The big nightly network news shows are more likely to turn to the Catholic hierarchy as a source for stories about contraception controversies than doctors, according to a new study.
Dr. Jen Gunter reports on her blog about the study, National Network Television News Coverage of Contraception in the Era of the Affordable Care Act, which was presented recently at the American Congress of Obstetricians and Gynecologists meeting.
Dr. Elizabeth Patton and colleagues from the University of Michigan looked at the nightly news broadcasts of the three major networks for any mention of contraception in stories between January 2010 and July 2014. There were 113 segments on contraception during that period. Not surprisingly, the two most featured topics were contraceptive coverage and access, as the period covered the debate about including no-cost contraception in the Affordable Care Act.
Government officials or political figures were the most common sources of information for stories, used 40% of the time, followed by members the general public, who were used 26% of the time. Catholic Church leaders were used as a source 18% of the time, while any type of medical professionals were used 12% of the time and OB/GYNs specifically only 3% of the time.
This isn’t completely surprising, Patton told RD, since “the majority of news segments about contraception focus on it as a political and social issue, rather than a medical or public health issue.”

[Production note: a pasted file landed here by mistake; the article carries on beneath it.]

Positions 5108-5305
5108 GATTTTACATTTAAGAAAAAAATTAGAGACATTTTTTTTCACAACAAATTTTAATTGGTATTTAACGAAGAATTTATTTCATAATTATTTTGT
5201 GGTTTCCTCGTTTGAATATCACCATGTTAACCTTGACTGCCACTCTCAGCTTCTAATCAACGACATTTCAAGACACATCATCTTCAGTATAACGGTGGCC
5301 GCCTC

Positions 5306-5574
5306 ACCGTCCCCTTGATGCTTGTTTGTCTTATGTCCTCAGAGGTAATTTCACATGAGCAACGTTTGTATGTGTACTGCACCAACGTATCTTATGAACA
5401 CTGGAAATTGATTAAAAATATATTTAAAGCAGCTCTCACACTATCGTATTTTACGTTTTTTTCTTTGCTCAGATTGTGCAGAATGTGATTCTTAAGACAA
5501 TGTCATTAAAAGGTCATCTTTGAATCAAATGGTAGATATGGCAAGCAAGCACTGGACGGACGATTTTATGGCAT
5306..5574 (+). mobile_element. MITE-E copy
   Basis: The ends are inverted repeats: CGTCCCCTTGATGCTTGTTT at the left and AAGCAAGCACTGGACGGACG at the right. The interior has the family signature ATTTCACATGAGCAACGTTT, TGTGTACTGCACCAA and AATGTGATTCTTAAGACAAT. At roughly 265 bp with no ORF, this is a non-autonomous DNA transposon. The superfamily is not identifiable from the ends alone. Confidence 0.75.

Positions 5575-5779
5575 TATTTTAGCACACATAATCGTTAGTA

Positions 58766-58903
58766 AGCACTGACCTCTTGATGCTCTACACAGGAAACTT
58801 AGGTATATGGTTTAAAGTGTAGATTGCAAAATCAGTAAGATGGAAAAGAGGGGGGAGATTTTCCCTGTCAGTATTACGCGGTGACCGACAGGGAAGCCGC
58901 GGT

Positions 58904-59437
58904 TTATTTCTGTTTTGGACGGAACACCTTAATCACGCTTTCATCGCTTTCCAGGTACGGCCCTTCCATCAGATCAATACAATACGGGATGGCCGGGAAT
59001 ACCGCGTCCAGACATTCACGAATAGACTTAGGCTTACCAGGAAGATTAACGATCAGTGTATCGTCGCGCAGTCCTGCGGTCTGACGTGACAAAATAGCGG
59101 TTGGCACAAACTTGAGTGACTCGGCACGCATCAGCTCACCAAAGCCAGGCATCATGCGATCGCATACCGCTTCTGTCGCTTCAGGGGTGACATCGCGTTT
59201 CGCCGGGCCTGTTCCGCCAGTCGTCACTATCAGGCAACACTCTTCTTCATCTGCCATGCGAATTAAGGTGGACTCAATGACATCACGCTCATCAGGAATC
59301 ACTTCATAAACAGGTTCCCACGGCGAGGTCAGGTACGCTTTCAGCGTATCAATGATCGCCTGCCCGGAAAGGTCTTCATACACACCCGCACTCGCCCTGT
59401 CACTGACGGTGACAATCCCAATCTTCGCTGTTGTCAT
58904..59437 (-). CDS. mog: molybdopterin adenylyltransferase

But this framing is nonetheless important, according to Patton. “News media often say they don’t make news, they cover it, but politicians and some members of the Catholic hierarchy in part drive the news coverage of contraception due to their positions objecting to the ACA mandate,” she notes.
And the fact that OB/GYNs were so rarely used as sources of information is troubling given how often the Catholic bishops made false medical claims that emergency contraceptives, which were a key point of contention in the mandate, were actually “abortion-inducing drugs.” In fact, the study found that the most common method of contraception discussed in the news segments was emergency contraception, which was mentioned one-fifth of the time in the approximately one-half of segments that talked about a specific kind of contraception.
For Patton, it comes down to a need for balance in the media coverage of contraception issues:
Reproductive health clinicians play a crucial role in ‘counter messaging’ non-medical sources of information about contraception—a viewpoint which is often left out of current coverage. There is a need for clinicians with this expertise to serve as experts who can address the scientific evidence about the public health and sociocultural benefits of contraception.
In other words, the next time the nightly news does a segment about contraception, and what it does and doesn’t do, and who it does and doesn’t benefit, maybe they should consider asking an actual doctor in addition to the Catholic bishops.